Med School Reaches Out to Middle School
MED students judge Weymouth Science Fair
School of Medicine students are taking on new science projects this weekend, from baking soda volcanoes to terrariums. On Saturday, April 10, they are volunteering at the Weymouth Science Fair, judging third through sixth grade science projects.
“Last year I got a lot of interest and the feedback was positive,” says Karim Kabbara, chairman of the Weymouth Science Fair. “The whole point is to get the community to work together.”
This is the second year the fair has recruited MED students as judges. This year, eight of them will help evaluate around 100 projects from students in the Weymouth community.
“I’m not looking for the best project that a parent can do” for a child, says Paul Romesser (MED’11). “I hope to see all the interest in infectious energy transfer from us to them.”
Romesser created a science fair project every year in grade school, ranging from growing crystals to monitoring the sun’s effect on plants. This strong interest in science led him to a career in medicine. Now he’s at work on a more sophisticated project, characterizing different proteins found in cancer.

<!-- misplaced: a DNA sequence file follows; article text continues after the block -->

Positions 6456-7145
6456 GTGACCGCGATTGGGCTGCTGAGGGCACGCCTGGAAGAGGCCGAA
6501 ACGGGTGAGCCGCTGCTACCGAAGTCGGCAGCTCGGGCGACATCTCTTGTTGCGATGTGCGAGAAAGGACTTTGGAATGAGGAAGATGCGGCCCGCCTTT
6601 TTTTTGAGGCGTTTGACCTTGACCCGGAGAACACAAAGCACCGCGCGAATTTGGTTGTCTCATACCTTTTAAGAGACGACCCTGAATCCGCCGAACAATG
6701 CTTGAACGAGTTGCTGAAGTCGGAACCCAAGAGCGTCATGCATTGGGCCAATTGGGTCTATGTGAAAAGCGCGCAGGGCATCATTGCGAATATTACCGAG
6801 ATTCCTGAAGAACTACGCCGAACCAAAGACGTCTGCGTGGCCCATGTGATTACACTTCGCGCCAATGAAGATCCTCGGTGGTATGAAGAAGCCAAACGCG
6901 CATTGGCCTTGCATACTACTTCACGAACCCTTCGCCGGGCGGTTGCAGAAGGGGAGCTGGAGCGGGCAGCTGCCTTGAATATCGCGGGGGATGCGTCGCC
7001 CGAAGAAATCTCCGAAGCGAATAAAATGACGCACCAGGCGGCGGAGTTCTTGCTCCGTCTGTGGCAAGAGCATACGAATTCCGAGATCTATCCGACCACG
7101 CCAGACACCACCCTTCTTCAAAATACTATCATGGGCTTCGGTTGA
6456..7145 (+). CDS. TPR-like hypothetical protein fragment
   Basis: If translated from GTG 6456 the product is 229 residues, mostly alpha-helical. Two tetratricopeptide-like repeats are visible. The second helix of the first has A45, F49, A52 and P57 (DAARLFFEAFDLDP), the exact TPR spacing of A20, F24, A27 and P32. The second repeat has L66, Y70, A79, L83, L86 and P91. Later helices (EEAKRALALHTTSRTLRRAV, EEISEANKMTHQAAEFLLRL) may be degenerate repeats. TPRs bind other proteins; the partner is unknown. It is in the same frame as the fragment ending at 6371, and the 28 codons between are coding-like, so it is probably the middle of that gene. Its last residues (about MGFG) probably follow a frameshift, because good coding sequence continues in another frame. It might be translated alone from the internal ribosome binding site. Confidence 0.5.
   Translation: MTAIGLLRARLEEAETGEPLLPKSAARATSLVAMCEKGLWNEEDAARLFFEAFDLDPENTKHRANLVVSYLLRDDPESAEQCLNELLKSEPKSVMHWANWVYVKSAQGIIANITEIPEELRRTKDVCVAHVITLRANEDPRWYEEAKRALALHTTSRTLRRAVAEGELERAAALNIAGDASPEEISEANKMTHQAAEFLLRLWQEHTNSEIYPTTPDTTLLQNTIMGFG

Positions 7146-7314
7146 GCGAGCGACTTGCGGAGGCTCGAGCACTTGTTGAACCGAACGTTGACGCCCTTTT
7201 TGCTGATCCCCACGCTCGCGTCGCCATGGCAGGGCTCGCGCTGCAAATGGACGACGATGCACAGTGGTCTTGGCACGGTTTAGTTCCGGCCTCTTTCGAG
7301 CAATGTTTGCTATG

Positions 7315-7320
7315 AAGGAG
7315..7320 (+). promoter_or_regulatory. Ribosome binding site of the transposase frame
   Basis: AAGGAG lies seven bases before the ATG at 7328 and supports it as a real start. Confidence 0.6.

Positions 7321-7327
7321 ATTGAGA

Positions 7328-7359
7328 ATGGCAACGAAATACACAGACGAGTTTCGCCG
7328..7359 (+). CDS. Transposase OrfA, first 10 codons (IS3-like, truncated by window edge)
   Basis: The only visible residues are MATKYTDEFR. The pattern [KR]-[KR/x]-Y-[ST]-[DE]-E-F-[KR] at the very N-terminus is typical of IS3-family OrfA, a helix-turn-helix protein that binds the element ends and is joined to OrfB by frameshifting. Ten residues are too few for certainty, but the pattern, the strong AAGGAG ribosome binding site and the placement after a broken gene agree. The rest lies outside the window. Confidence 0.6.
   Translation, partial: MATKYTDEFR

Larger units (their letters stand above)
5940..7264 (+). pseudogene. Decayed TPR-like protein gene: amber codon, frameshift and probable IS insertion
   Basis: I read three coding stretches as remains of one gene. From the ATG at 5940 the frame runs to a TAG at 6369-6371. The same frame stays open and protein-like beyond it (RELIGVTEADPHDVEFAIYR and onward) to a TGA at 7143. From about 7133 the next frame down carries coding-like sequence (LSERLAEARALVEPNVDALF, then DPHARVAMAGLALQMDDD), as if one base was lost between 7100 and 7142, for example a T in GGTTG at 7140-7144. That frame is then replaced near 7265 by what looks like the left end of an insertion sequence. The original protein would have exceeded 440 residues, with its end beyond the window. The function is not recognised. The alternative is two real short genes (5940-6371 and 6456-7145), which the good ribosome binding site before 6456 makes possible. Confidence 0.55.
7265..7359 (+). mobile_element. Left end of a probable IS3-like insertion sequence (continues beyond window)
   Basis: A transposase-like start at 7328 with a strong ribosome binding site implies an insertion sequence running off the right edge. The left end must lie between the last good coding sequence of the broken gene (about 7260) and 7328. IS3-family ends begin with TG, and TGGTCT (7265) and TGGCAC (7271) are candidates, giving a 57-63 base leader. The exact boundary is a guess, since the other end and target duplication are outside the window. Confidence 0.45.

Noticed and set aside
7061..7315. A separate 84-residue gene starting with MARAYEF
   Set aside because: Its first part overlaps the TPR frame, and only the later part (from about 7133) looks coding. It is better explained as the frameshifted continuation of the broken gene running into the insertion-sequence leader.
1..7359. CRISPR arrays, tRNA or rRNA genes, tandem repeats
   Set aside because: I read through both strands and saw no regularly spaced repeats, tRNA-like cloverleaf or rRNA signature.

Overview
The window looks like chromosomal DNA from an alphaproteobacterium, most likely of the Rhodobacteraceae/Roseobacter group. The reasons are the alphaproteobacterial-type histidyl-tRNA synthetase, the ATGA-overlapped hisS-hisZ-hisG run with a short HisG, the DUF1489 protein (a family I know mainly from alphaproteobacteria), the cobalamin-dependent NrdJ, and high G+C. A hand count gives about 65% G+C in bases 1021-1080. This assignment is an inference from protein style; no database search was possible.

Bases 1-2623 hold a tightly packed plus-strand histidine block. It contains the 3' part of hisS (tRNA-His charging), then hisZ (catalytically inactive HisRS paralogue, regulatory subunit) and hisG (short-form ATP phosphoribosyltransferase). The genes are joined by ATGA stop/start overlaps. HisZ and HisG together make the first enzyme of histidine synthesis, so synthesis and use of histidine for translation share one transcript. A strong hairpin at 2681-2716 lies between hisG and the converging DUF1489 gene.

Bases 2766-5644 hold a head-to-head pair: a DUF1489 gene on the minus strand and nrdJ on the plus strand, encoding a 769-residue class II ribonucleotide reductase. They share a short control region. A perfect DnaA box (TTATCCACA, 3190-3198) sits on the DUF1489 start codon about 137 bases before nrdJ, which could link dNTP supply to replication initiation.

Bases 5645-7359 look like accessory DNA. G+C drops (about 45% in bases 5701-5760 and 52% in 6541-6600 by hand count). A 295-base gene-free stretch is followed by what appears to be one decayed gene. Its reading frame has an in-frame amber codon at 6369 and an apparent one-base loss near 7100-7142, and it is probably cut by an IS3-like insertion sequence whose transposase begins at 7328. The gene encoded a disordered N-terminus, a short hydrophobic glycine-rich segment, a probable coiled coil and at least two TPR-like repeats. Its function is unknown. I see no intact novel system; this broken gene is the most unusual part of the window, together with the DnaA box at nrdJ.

“Having the opportunity to work on an independent project,” he says, “really showed me the fascinating things that can be done if you understand science and chemistry.”
Self-declared science nerd Scott Mahanty (MED’11) is hoping to spot a few budding scientists or future medical students at the fair.
Julia Manasson (MED’12), who was one of last year’s judges, says the creativity of the participants inspired her to come back this year.
“I’m a strong proponent of teaching science early on to get students’ interest,” she says. “I’m looking forward to seeing the new projects they come up with, and I’m excited to do it again.”
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